Google Wallet was released for Android this week. The vision is to aggregate all your payment methods – making up the third generation of payments, according to Google, after coins and paper – into a single app that can be applied to real life commerce. As they put it: “Make your phone your wallet.”
This is achieved through near-field communications, a Bluetooth-like technology that can perform an unpaired data transfer with something in the general vicinity (generally around 4cm away). The term is generally used to refer to a method of commerce between untethered devices. Let’s find out more about it.
What Is NFC?
As mentioned, Near Field Communications (NFC), is a short-term, near-field communication between two devices that allows them to exchange data without requiring a complex pairing operation. The data can be anything from coupons, to tickets, to boarding passes at an airport, to card details.
This type of contactless payment has been around for a while – but just outside of phones: some payment cards have been fitted with a contactless payment chip in order to swipe through the air, rather than through a machine. (In fact, if you live in the UK, you can even use these to pay with at your local McDonalds.) It’s not a huge advantage, since you still need to carry around the physical card.
In tech demos, NFC looks incredibly cool. In the video below, Google Wallet is used to pay at a vending machine without trying to find the correct change in your pocket. Imagine just going up, swiping your phone and instantly being served a drink.
A World of NFC Is the Future
When NFC is mentioned in the media, it is generally associated with commerce in real life within a retail environment. However, NFC has a much wider potential than that.
I recently wrote about an optimistic vision wherein Android forgets consumer tablets and focuses on markets in need of a technology upgrade, like museum kiosks and fridges. In a similar category is the vision of a world where NFC is as ubiquitous as debit and credit cards and in which every retailer uses the system. Oh sure, there’ll always be those places that deny the use of a specific method of payment (however common), but generally most retailers would use NFC.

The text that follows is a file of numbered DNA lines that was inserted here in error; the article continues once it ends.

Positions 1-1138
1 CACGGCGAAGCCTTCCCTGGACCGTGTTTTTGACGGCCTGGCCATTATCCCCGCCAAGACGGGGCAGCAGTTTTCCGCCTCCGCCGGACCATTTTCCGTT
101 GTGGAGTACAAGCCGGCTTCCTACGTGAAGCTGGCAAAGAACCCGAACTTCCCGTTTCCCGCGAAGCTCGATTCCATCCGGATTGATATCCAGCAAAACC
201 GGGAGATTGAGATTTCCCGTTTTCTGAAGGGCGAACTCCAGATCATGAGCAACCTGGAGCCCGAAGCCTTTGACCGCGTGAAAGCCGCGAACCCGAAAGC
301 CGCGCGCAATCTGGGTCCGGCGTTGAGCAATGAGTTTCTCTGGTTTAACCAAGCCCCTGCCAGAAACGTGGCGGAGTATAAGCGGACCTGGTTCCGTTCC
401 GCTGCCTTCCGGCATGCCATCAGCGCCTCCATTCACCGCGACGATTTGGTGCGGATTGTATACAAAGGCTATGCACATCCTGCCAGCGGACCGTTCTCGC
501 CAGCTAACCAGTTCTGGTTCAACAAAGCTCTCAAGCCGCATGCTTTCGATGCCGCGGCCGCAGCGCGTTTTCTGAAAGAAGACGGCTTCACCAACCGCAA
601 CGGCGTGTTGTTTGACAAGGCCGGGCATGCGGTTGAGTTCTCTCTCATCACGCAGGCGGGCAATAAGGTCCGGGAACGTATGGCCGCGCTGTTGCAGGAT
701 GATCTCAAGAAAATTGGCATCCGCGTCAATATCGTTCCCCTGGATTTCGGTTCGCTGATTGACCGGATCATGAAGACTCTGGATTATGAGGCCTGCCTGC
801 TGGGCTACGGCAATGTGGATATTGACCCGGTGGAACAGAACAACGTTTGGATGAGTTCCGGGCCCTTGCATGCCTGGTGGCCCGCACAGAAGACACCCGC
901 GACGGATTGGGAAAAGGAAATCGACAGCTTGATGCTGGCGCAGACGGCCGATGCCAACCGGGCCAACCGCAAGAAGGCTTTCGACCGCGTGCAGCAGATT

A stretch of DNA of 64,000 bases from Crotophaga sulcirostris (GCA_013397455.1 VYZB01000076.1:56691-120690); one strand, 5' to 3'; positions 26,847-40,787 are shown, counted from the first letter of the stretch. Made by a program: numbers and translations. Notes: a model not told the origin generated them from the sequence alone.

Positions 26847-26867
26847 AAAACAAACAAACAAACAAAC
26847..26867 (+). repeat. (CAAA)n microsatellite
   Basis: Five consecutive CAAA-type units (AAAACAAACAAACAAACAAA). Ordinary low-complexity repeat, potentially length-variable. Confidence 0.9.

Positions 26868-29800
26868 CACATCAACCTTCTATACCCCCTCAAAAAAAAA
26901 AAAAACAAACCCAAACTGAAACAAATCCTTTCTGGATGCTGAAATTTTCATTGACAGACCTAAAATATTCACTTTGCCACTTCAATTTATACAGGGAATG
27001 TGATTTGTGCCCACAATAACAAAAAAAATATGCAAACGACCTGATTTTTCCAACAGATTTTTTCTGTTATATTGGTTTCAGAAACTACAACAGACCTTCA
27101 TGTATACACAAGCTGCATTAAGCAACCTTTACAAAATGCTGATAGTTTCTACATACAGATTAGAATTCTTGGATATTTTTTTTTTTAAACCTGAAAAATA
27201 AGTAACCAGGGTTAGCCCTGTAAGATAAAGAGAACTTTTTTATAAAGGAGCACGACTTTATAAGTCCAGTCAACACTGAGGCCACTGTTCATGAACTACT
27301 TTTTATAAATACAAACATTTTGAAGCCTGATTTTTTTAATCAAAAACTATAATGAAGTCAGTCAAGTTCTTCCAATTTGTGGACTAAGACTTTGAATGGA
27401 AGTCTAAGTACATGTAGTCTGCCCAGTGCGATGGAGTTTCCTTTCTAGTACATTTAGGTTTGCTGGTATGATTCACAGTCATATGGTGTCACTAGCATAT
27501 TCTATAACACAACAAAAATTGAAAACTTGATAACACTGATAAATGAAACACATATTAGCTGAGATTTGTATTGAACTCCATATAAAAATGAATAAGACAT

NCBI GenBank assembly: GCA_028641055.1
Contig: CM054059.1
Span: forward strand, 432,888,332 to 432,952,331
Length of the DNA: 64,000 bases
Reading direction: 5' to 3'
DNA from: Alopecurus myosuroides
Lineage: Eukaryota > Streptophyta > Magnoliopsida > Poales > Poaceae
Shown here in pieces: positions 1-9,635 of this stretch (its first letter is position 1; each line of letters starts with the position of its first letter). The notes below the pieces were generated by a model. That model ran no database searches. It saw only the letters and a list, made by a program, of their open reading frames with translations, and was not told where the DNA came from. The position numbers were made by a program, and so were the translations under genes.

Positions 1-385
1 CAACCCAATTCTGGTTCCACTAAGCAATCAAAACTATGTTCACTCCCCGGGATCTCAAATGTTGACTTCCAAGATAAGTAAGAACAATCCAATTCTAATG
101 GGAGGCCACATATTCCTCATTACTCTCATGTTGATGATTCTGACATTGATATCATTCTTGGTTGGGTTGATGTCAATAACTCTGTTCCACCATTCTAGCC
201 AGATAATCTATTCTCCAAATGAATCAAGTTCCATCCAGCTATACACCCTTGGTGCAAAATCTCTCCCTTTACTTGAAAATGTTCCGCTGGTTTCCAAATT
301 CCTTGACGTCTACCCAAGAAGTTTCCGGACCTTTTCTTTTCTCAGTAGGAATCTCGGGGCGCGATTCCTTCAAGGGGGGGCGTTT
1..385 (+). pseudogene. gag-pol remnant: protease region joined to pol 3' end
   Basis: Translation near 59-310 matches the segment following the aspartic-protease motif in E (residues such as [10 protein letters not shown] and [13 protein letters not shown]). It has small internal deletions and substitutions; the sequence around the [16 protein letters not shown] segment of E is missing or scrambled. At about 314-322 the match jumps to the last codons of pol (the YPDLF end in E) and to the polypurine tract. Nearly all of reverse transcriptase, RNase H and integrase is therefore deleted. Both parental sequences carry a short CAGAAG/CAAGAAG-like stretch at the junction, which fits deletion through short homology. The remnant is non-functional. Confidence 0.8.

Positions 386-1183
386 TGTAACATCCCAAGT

This scenario would provide a much more efficient means of payment, handling multiple methods in a single app that can be used everywhere. Imagine going to your supermarket and buying your groceries with your phone, or boarding a train with a swipe of said device, or even attending a party in which you simply swipe phones to exchange contact information.
NFC’s growth is inevitable, but really requires the critical mass in order to become popular.
It’s Going to Take a While
For NFC, three main critical masses need to be reached in order for the technology to be successful (and ubiquitous) and they all rely on each other to grow, meaning it’s going to be a slow but inevitable journey to dominance.
Firstly, the users need to adopt the idea of storing payment information in the cloud and using it in retail environments. This, of course, introduces security concerns for some, but it is a necessity in order to advance NFC. If users adopt it, both handset makers and retail outlets will start to realise its potential.
Secondly, retail outlets need to jump on board. To an extent, some are already doing this via PayPal, especially in the pizza market where both Pizza Express and Domino’s Pizza accept PayPal as a valid form of payment. In the former, you can even pay for a meal you just ate in one of their restaurants by typing the code on your bill into their app, and then logging into PayPal. However, it’s really no good if only a select number of stores offer this payment method because you’ll still need to carry cash or cards as a habit. Only when nearly every store offers NFC payments (through a single service) will NFC be classed as successful.
Finally, the handset makers need to take NFC on board. Without the necessary components, NFC physically can’t work. As much as I don’t want to say this on an Android blog, Apple has the biggest influence here because, should an NFC chip make its way into an iPhone, the technology could be in millions of customers’ hands within weeks. The obstacle here is if Apple introduces a rival service. I do love the idea of paying via proxy of iTunes (including using iTunes credit), but unless Android takes that service on board (providing Apple offer it), this isn’t going to work. Not only do most retailers need to accept a service, but phones need to universally work with it, too.
NFC does have security concerns, which, unfortunately, might hinder its popularity. If your phone holds sensitive data, there’s always a chance that it, or the service operating on it, could be hacked. Plus, the pure mass of services that could be available (car door unlocking, payment info, potentially expensive items like transport tickets, etc.) means that, should your phone get stolen or your password revealed, you’ll lose a lot.
Nonetheless, NFC is the clear fourth-generation of payments after coins, paper and cards. It’s just going to take a while, a mass of retailer adoption and a truce between Google, Apple and Microsoft in order to push the advancement forward.
Would you use NFC? (I certainly would!) Does your phone already have an NFC chip? Have you ever bought anything with a contactless payment system? Hit us up in the comments!